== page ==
Tthe Iowa Senate might revise a second bill to scrap energy efficiency plans after a prior omnibus energy bill met resistance in the state House.
The omnibus energy bill, Senate File 2311, which includes energy efficiency, rate design and other topics, passed the Senate on March 6 but has yet to move in the House. As a result, legislators are picking up a second bill, Senate Study Bill 3078, which focuses only on energy efficiency in hopes of passing legislation before the session ends on April 19. The full House and half of the Senate are also up for election in November.
S.S.B. 3078, as introduced on Jan. 24, simply scraps a requirement that regulated and nonregulated gas and electric utilities need to file energy efficiency plans every five years to the regulator, the Iowa Utilities Board.
Sen. Randy Feenstra, a Republican who voted for S.S.B. 3078, told The Quad-City Times newspaper in a March 20 article, "We want to make sure that something gets passed this year." Feenstra said the bill is getting revised to include a cap on the costs of efficiency and add a line item on customer bills that shows what customers pay for efficiency programs.
"We want to make sure that this secret tax is out in the open for everybody and that there is some cap on it so it's not just a runaway train," he said.
A subcommittee of the Senate Ways and Means Committee, which is chaired by Feenstra, passed the bill on March 20, advancing the bill for full committee review. Democratic Sen. Robert Hogg, who opposed the bill in the subcommittee, said in an interview March 23 he thinks it is also getting amended to include opt-out provisions that exempt certain customers from participating in efficiency measures similar to a provision in S.F. 2311. Feenstra could not be reached for additional comment.
Hogg does not believe the efficiency-only bill can pass both chambers given the omnibus bill has stalled in the House. Hogg thinks Feenstra wants to see how the bill does if some of the other more controversial measures in the omnibus bill are stripped out.
S.F. 2311 had provisions that would change the tests used to evaluate whether a gas or electric efficiency plan is cost-effective, which clean energy advocates worry could block plans from getting regulatory approval. It also included provisions such as advanced ratemaking principles backed by utility Alliant Energy Corp. that remove barriers for utilities in terms of project financing. Another benefit to utilities is a section on voluntary ratemaking, which allows a tariff or rate change to go into effect automatically if regulators fail to act within 60 days of a filing.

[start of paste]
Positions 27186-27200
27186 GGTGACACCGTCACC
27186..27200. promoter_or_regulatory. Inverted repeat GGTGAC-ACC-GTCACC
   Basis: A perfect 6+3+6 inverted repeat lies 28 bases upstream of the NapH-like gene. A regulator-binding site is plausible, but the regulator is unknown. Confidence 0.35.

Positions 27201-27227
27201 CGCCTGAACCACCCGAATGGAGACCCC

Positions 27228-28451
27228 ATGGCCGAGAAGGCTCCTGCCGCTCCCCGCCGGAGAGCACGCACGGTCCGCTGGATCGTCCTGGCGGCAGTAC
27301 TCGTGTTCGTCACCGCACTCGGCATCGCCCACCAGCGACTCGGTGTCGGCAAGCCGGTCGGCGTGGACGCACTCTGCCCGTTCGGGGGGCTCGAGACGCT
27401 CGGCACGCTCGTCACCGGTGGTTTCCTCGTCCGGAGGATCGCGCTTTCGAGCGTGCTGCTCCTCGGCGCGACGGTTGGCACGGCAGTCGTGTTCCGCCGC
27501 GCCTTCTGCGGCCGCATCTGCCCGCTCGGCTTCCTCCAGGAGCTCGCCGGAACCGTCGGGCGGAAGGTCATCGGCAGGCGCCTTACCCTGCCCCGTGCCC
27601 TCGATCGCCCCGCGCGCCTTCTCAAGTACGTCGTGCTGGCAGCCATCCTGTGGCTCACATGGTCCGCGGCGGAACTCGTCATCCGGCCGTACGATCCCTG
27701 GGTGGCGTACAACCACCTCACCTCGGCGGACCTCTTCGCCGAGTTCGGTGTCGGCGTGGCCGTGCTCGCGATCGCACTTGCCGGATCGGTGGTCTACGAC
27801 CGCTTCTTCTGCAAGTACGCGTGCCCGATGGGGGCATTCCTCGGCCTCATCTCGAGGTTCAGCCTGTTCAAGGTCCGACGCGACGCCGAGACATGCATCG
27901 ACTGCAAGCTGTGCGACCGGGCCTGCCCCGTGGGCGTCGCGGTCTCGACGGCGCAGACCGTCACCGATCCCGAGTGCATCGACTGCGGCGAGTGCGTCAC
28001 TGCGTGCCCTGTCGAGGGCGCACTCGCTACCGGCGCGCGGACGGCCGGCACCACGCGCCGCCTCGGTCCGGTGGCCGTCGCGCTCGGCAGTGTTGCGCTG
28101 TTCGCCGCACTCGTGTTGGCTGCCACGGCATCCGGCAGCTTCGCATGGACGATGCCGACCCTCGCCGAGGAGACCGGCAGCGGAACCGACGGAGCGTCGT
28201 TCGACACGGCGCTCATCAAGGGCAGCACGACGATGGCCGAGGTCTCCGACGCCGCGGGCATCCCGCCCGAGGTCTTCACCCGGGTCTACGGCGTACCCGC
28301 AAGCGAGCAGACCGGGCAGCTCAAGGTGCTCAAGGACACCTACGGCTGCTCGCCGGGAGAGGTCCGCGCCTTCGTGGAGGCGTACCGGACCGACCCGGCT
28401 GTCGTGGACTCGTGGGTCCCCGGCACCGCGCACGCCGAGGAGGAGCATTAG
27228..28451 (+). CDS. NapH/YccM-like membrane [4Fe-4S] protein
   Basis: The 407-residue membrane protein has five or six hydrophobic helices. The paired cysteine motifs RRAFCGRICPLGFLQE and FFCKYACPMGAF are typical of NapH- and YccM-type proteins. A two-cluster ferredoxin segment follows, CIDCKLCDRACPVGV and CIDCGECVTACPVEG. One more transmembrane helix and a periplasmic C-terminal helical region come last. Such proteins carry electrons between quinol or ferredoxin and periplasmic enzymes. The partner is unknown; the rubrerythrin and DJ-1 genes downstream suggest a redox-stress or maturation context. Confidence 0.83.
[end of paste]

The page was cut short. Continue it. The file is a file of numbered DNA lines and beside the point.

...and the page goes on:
Alliant, whose Iowa electric utility subsidiary is Interstate Power & Light Co., is undecided on whether to support or oppose S.S.B. 3078, as are other major utilities in the state including MidAmerican Energy Co., a subsidiary of Berkshire Hathaway Energy, and Black Hills Corp. subsidiary Black Hills Energy, according to legislative records.
Though energy efficiency programs have been around since the 1990s, Hogg said the topic is still controversial among lawmakers despite having support from Republican Gov. Kim Reynolds. Reynolds, when serving as lieutenant governor in 2016, signed a comprehensive energy plan calling for widespread adoption of energy efficiency and renewable energy practices.
The businesses that Hogg has heard from "not universally, but generally" do not back S.S.B. 3078 because they have already incorporated energy efficiency into their business model, he said. A source from a trade group representing small and large businesses in Iowa said, "I would say it is a minority position, but there are businesses who feel that [energy efficiency] is a hidden tax."
Hogg foresees various challenges for S.S.B. 3078 to pass both houses of the General Assembly and avoid the issues faced by the omnibus bill. One challenge is getting the support of Iowa Senate President Charles Schneider, who voted against S.F. 2311, Hogg said.